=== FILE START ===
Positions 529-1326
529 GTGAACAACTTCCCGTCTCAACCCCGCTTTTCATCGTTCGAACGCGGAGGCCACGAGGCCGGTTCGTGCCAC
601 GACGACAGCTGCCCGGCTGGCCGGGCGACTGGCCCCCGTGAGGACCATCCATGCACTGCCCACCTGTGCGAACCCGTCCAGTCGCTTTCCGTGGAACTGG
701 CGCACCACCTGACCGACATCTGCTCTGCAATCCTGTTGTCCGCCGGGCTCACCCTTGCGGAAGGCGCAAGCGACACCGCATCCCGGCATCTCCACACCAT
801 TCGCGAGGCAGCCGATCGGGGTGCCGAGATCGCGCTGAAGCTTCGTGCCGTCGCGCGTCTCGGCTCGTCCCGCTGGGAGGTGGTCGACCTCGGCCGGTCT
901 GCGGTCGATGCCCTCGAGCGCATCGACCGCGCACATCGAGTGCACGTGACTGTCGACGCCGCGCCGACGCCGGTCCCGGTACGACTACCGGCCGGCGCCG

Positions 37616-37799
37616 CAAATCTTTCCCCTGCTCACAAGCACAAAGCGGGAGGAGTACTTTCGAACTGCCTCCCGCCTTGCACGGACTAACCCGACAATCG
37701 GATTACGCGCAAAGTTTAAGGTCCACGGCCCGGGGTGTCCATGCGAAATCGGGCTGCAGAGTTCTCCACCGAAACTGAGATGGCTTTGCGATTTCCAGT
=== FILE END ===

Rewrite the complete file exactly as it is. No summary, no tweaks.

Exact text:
Positions 529-1326
529 GTGAACAACTTCCCGTCTCAACCCCGCTTTTCATCGTTCGAACGCGGAGGCCACGAGGCCGGTTCGTGCCAC
601 GACGACAGCTGCCCGGCTGGCCGGGCGACTGGCCCCCGTGAGGACCATCCATGCACTGCCCACCTGTGCGAACCCGTCCAGTCGCTTTCCGTGGAACTGG
701 CGCACCACCTGACCGACATCTGCTCTGCAATCCTGTTGTCCGCCGGGCTCACCCTTGCGGAAGGCGCAAGCGACACCGCATCCCGGCATCTCCACACCAT
801 TCGCGAGGCAGCCGATCGGGGTGCCGAGATCGCGCTGAAGCTTCGTGCCGTCGCGCGTCTCGGCTCGTCCCGCTGGGAGGTGGTCGACCTCGGCCGGTCT
901 GCGGTCGATGCCCTCGAGCGCATCGACCGCGCACATCGAGTGCACGTGACTGTCGACGCCGCGCCGACGCCGGTCCCGGTACGACTACCGGCCGGCGCCG

Positions 37616-37799
37616 CAAATCTTTCCCCTGCTCACAAGCACAAAGCGGGAGGAGTACTTTCGAACTGCCTCCCGCCTTGCACGGACTAACCCGACAATCG
37701 GATTACGCGCAAAGTTTAAGGTCCACGGCCCGGGGTGTCCATGCGAAATCGGGCTGCAGAGTTCTCCACCGAAACTGAGATGGCTTTGCGATTTCCAGT